Whether we embrace life’s challenges with a Wu Wei attitude or try to control every aspect when facing them, we will find ourselves in the stream of life and exposed to changes. The word ‘CHALLENGE’ is an extension of the word ‘CHANGE’ and the word ‘CHANGE’ in turn contains the word ‘CHALLENGE’. Call it a funny coincidence, but I cannot but bow to the stunning truth and power behind this wordplay. Human growth is the product of a myriad of adaptations following a myriad of more or less intentional challenges we face in our lives from birth to death.
How does this relate to Ill-health?
Lao Tzu – and many other great philosophers from all times and cultures – would probably give us precious advice for a start:
‘Know and master yourself, and you will find health’.
To do this, we have to look at our lifestyle and beliefs, and then challenge them with honest intention. This should apply not only to the inactive individual, the smoker, the depressed or overweight person but also to the one who trains relentlessly, the one who follows a strict, cutting edge diet or follows a thorough sleep routine. Challenging our health habits, even when we think they are good enough, grants us access to the experience of both the limits of polarity and of change as a journey into personal growth. Only by embracing challenge we can break resistance to change so that the ill-health cycle follows its course.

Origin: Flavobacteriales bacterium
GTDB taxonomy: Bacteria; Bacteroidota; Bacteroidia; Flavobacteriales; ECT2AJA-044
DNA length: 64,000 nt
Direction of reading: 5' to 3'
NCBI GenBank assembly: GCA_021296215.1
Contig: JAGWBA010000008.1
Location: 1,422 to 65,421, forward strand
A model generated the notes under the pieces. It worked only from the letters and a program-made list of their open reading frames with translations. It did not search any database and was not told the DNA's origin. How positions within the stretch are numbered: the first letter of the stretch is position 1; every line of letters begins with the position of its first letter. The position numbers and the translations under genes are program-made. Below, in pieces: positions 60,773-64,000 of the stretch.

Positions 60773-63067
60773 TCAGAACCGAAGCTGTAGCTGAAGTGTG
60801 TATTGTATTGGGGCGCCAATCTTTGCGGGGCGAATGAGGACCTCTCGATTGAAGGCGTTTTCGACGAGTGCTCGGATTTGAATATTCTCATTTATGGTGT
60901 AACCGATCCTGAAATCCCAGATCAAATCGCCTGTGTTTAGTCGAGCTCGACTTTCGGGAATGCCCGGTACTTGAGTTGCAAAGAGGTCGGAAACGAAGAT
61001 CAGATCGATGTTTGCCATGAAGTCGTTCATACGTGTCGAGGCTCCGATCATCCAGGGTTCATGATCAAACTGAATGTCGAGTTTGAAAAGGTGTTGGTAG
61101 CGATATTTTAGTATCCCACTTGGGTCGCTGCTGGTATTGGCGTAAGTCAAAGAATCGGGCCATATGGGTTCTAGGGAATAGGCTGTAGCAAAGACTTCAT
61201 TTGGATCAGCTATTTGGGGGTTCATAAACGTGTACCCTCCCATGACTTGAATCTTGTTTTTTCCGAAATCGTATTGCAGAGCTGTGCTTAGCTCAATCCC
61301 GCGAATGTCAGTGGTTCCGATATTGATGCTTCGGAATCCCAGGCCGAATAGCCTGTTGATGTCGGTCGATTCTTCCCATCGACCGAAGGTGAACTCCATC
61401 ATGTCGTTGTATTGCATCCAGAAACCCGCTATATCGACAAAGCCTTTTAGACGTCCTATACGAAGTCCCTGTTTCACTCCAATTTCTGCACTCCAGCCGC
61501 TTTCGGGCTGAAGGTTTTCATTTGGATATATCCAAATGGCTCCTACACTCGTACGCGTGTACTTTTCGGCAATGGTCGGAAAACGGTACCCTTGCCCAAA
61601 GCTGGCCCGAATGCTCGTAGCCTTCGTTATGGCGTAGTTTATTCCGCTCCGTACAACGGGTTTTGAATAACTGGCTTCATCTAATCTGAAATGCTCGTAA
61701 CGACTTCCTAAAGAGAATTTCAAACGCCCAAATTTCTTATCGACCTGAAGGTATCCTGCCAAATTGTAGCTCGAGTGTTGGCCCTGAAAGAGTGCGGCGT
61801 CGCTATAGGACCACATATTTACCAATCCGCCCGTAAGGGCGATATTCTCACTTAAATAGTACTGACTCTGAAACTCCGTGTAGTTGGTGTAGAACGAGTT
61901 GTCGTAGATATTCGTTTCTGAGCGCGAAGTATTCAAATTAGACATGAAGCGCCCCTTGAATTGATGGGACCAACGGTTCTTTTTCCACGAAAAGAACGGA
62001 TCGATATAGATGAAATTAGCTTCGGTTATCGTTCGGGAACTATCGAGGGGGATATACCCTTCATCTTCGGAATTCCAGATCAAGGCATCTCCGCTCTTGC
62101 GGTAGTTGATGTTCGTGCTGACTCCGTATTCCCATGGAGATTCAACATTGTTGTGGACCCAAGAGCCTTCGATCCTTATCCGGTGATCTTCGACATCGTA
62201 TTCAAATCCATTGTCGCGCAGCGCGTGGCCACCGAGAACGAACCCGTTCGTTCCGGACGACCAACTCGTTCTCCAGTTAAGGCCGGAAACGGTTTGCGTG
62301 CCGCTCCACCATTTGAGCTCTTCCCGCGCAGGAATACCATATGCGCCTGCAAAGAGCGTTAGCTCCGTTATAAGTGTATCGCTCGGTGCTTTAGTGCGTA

Let’s go back to our ankle for a moment: It has recovered thanks to our decision to rest and allow repair mechanisms to work properly. However, full return to normal function is yet to happen and will now depend on what we do next.
We are at a crossroads; we could decide that further rest or going cautiously back to our normal daily life activities would be sufficient, or we could decide to be more pro-active and expose the ankle to increased challenge and load.
It is so tempting to try and identify which one is more adequate to turn the Ill-health wheel into the right direction! After all, further rest may be needed if we don’t feel 100% sure and do not want to have a relapse. What if, on the other hand, prolonging rest or reducing movement to the basic daily life activities was in fact hindering a return to full normal function? That’s where taking a good look at ourselves through our lifestyle and beliefs may give us some clues.
Is our reluctance to start loading our ankle with increasingly intense exercise/activity a reflection of our tendency to procrastinate, to ruminate, to be indecisive? Do we start loading too soon because time is gold, or because other people’s judgement influences our behaviour, or because we have felt a sense of guilt in being inactive?
Our actions are motivated by our biases. Biases are strong and nothing can change them but challenge. No one says that change is easy, and challenge can be painful, but listen to the great philosophers, statisticians, elite athletes and poets and they will tell you that beyond the challenge of doubt, uncertainty, fear, physical pain, hardship and despair there is growth, peace and personal greatness, in a continuum which, a long time ago, Lao Tzu named Tao.